We are in the infancy of the 4th evolution of sports betting. This short article will look at the history of organised sports betting from on-course, to in shop, to online, to onchain from the perspective of bettor rights, protections, and options.
Gambling on the outcome of an event has likely existed since man could successfully communicate reasonably complex ideas. There is evidence of gambling on dice in the Palaeolithic period, before written history, with organised betting houses in ancient China in the first millennium BCE. In the interest of my time and retaining your Tiktok attention span, we will use the UK as a case study and skip forward to the 1500s when the first formal bets on horse racing were wagered. From here, we will look at the evolution of sports betting and how each stage has improved the experience for the bettor.
From the 1500s, horse racing grew through self-funding from gambling and the growth of the rail network in the UK. Horses and punters could travel to big events and bet with bookmakers at the race courses. The racing was far from free of corruption thanks to the incentives of gambling. On top of this, there was little protection for punters. Bookmakers could only pay out winnings from the funds they had on-hand. If they had a bad day and lost money, the only thing which forced them to pay the winnings they owed was their word and reputation. The only people who could bet on the races were people at the race course.
As the telegraph network – and later the telephone system – expanded across the country in the 19th Century, the near-real time broadcasting of odds, information, and race results was possible and off-track venues were established. These were usually controlled by established bookmakers who would relay their on-course odds to employees at the venue. (As a side note, this setup led to this great story: https://en.wikipedia.org/wiki/Yellow_Sam_betting_coup.) This allowed bettors who were not at the race courses to get in on the action. Until 1960, off-course betting was illegal and took place in pubs and other community venues. Any winnings were paid out in good faith and any disputes had no legal standing.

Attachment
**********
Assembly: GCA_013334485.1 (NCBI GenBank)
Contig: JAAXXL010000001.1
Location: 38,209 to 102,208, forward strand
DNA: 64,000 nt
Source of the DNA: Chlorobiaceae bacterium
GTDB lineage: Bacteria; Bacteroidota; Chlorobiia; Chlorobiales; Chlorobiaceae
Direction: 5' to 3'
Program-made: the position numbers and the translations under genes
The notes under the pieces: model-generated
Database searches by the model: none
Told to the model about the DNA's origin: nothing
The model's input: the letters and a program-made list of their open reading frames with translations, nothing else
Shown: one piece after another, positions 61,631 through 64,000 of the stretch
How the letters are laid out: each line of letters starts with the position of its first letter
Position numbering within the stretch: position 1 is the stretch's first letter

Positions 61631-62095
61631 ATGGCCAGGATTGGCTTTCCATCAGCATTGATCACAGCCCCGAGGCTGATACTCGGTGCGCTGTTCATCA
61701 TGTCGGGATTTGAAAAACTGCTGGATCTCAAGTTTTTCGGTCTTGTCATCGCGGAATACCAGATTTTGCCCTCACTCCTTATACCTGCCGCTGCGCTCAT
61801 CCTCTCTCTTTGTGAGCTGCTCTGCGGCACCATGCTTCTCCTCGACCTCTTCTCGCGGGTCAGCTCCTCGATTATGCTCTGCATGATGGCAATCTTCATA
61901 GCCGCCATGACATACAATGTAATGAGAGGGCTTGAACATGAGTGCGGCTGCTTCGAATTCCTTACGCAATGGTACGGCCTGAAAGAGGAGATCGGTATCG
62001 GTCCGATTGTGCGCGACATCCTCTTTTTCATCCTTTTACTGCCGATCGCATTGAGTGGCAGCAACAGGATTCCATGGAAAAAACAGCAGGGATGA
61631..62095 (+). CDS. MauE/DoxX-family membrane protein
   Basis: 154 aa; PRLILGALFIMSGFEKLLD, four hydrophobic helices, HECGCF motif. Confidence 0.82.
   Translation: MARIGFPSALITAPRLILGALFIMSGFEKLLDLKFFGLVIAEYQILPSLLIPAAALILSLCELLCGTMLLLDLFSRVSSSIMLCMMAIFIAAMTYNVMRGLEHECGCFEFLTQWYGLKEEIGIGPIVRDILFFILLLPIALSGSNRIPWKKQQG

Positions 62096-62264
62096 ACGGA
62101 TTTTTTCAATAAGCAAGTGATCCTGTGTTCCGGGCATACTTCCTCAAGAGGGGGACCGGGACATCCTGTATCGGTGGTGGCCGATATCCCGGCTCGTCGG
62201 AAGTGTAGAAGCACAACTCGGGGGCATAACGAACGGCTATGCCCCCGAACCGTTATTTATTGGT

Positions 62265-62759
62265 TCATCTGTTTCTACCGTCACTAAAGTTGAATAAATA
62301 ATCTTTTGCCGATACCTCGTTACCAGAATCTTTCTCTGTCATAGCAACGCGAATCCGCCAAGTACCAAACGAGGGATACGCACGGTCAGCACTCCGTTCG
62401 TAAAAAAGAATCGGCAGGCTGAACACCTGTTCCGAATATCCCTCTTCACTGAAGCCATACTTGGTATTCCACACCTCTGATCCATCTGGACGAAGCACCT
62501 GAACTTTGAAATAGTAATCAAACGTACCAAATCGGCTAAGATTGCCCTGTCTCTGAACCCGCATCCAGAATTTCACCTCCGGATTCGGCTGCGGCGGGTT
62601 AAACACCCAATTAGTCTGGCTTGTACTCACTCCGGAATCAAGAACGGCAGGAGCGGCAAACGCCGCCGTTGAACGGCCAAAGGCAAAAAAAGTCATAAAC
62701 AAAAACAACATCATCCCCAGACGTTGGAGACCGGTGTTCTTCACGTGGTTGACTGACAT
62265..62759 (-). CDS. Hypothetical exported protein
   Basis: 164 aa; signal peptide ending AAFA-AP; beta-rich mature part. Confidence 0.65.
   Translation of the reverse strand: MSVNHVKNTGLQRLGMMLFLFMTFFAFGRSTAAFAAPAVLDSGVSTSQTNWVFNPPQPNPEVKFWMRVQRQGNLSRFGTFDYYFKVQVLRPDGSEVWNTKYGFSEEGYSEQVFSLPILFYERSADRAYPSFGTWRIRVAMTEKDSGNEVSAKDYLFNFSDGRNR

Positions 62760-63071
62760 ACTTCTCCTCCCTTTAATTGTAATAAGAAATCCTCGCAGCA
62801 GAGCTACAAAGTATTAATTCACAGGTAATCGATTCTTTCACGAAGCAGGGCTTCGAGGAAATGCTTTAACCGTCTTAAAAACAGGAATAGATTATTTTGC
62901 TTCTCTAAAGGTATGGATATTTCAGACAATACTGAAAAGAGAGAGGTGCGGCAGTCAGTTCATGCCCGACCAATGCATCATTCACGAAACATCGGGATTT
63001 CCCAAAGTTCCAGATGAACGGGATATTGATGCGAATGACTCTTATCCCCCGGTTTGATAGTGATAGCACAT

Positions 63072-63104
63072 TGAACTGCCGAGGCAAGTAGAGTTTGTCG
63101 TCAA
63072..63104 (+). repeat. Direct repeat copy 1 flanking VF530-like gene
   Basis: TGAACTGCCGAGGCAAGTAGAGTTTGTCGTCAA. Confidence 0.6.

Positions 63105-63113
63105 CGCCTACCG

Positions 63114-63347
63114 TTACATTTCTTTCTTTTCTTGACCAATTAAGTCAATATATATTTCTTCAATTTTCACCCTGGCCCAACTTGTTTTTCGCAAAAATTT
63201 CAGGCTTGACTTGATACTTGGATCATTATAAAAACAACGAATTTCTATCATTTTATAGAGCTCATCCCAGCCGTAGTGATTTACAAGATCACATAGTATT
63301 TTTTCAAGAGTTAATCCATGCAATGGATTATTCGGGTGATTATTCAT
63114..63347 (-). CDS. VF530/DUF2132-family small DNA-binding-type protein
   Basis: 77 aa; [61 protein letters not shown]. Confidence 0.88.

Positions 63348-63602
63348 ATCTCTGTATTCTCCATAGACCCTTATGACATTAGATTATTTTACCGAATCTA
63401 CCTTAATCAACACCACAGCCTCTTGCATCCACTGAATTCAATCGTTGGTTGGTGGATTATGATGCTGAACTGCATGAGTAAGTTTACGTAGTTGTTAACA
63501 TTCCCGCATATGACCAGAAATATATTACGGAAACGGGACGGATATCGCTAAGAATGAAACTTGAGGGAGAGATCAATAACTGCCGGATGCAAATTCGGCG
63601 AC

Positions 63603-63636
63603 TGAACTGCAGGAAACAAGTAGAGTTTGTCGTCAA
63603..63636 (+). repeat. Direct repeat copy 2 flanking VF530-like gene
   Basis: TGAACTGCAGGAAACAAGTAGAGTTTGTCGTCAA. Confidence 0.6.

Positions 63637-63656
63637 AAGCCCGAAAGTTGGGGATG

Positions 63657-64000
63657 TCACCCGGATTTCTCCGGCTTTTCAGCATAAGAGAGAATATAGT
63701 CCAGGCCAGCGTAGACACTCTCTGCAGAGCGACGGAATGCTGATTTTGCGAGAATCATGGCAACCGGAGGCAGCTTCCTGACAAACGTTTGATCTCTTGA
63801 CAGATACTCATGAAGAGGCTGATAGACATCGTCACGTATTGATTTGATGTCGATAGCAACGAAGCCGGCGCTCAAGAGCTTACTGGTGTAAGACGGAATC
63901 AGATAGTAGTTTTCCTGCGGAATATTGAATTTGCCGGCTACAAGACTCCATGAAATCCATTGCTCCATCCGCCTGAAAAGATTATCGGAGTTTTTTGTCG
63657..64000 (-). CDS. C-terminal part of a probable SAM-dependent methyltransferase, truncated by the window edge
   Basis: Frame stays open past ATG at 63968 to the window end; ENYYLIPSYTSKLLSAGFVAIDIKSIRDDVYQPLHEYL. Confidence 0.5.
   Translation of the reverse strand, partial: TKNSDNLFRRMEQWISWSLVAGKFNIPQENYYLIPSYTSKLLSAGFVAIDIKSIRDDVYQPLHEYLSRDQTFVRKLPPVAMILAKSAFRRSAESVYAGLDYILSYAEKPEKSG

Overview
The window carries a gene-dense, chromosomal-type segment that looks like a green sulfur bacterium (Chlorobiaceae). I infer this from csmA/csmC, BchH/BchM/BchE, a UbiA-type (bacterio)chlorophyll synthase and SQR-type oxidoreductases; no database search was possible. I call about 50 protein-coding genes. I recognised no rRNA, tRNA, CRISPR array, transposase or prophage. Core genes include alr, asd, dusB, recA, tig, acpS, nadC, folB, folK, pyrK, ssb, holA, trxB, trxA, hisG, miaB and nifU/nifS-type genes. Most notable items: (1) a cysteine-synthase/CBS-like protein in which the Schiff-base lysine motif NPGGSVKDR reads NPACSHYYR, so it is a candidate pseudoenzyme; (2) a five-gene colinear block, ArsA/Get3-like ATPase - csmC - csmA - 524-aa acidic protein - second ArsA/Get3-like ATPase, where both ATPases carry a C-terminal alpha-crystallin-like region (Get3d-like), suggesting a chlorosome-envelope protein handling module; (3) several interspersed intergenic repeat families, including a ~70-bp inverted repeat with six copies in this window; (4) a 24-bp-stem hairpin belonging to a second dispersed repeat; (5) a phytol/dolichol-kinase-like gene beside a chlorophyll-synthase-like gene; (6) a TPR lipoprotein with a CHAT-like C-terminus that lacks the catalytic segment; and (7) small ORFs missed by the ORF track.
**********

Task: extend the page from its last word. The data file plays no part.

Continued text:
With the introduction of the Betting and Gaming Act of 1960 and subsequent Acts through the 60s, off-course betting was legalised and smokey pubs were replaced with betting shops. These shops and bookmakers became more regulated and increased the protection for bettors. In the current era, UK bookmakers are under the control of the UK Gambling Commission which is supposed to ensure that bookmakers are following their rules and protecting bettors. Anyone who places a bet in a shop today has a reasonable expectation that if they win, the bookmaker will pay them their winnings. Any disputes can be settled by arbitrators or the courts. However, with these increased protections, there have been more restrictions. Anyone who bets in a shop and is successful can be identified and put on a list which means their bets will no longer be accepted, or can only be accepted after clearance from the head office and usually for very low stakes or worse odds than the general public. These lists are enforced by CCTV surveillance and are distributed to all shops in the area. Overall, regulated betting shops improved the situation for the average bettor, but successful bettors can find it difficult to get their bets on. The obvious downside is that one must travel to the shop to place a bet.
There was a period where telephone betting became popular. This involved creating an account with a local bookmaker and making a call to place a bet, with winnings and losses modifying your balance or credit line which had to be settled regularly. With the growth of home internet access in the early 2000s, online gambling became more popular. Gambling regulation was updated in 2005 to reflect this new method. The law has been updated over time, at first to tackle money laundering, underage gambling, and match fixing, and more recently to “protect” users from problem gambling. Online gambling also allowed a much wider selection of sports and markets to be offered. From only national horse racing and top flight football, to live betting on Russian volleyball and U19 Colombian basketball. The advent of online gambling undoubtedly improved the experience for the bettor: it can be accessed anytime from almost anywhere; there are many regulated bookmakers who should pay out all winnings; and the betting selection is abundant.